Ashli Sims, News On 6
TULSA, Oklahoma -- New teachers and new programs are some of the new developments in Tulsa Public Schools' historic overhaul.
The district promised consolidation wouldn't just cost communities schools. Administrators said everyone would benefit.
Administrators said some of schools were so small they couldn't afford to have programs like art, music and physical education.
On Wednesday, Assistant Superintendent Millard House told News On 6 education reporter Ashli Sims the district has added 11 more music and art teachers, bringing the total to 141, to make sure all students have access to those programs.
But he said school size may still be a factor. Smaller schools may not have full-time arts teachers.
But House says students will have more access than they did last year.
Tulsa Public Schools is also going to expand some of its successful programs. The district is trying to build on the success of its two demonstration schools, Thoreau and Mayo.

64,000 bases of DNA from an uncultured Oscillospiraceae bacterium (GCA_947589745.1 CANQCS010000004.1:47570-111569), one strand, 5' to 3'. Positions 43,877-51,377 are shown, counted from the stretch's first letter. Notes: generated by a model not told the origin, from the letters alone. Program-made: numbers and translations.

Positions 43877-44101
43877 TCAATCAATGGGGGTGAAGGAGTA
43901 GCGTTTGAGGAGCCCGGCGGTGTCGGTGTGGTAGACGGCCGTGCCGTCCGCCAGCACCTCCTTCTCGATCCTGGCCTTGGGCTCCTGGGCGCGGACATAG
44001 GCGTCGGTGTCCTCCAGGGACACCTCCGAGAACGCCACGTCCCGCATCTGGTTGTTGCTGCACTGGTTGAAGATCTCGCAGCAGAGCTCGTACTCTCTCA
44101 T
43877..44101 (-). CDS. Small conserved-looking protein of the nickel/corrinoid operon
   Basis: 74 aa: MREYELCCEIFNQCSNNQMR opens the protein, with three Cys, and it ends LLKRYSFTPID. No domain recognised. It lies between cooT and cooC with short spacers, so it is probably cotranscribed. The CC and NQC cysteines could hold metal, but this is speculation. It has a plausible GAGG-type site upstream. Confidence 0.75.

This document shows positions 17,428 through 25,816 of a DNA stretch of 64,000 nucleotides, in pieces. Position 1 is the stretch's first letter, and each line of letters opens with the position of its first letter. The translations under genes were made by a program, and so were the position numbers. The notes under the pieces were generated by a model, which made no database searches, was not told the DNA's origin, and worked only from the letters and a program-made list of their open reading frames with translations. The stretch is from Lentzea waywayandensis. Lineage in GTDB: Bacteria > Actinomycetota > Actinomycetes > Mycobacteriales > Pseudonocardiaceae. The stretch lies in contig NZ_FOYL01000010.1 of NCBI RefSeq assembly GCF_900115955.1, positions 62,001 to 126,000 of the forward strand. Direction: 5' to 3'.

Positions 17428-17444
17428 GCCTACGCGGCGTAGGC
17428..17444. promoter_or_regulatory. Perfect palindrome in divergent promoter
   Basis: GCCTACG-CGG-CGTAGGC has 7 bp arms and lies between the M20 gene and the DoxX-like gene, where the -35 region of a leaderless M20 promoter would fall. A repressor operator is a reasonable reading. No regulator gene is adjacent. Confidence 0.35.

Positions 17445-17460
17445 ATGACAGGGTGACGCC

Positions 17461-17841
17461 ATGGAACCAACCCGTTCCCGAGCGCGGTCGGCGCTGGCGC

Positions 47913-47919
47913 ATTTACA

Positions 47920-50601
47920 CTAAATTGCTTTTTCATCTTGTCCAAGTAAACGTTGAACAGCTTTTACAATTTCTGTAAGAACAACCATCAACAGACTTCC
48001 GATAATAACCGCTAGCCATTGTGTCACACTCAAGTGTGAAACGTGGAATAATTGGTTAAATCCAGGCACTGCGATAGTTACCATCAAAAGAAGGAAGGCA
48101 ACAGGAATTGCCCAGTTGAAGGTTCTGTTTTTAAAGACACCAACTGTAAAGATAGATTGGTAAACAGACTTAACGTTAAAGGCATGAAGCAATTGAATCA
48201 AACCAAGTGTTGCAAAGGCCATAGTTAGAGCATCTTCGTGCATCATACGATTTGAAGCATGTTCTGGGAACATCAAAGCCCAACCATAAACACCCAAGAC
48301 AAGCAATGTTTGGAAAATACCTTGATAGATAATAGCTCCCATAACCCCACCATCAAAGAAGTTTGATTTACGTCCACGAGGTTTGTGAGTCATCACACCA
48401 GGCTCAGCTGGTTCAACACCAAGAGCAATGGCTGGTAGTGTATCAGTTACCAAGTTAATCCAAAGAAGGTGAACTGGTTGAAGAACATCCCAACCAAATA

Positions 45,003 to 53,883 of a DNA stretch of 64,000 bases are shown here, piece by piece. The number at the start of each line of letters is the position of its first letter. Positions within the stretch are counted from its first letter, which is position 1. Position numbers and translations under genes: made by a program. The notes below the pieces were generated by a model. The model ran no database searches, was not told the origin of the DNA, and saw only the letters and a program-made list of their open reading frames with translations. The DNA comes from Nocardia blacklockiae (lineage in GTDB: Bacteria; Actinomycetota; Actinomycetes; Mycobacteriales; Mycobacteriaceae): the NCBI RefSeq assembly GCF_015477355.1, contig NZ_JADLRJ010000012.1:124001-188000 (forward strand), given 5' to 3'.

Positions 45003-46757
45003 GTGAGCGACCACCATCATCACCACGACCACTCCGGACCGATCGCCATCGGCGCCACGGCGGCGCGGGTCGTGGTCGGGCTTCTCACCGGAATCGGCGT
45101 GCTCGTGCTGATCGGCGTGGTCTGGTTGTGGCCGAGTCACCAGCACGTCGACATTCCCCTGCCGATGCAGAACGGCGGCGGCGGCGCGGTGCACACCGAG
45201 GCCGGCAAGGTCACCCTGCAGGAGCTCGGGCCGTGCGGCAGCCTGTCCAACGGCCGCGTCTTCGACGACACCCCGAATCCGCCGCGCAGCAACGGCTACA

Next year, Monroe will have four classes of sixth-graders that will model the Thoreau program. It will also have two pre-kindergarten classes and two kindergarten classes, modeling Mayo.
Those slots will soon be offered first to those on the waiting list at Mayo and Thoreau, then opened up to everyone else. They're starting small with just 180 students and intend to grow the program every year.
Tulsa Public Schools is also going to start a brand new program also at Monroe.
The district will be unveiling a dual-language immersion program next year. That means half of the students will be native Spanish speakers; the other half will be native English speakers.
The district has already hired a bilingual principal for the program and it will have several bilingual teachers. It will start with two pre kindergarten classes and two kindergarten classes. That program will also add a grade level each year.
That's just the beginning. The district has a lot more work to do to fully implement Project Schoolhouse.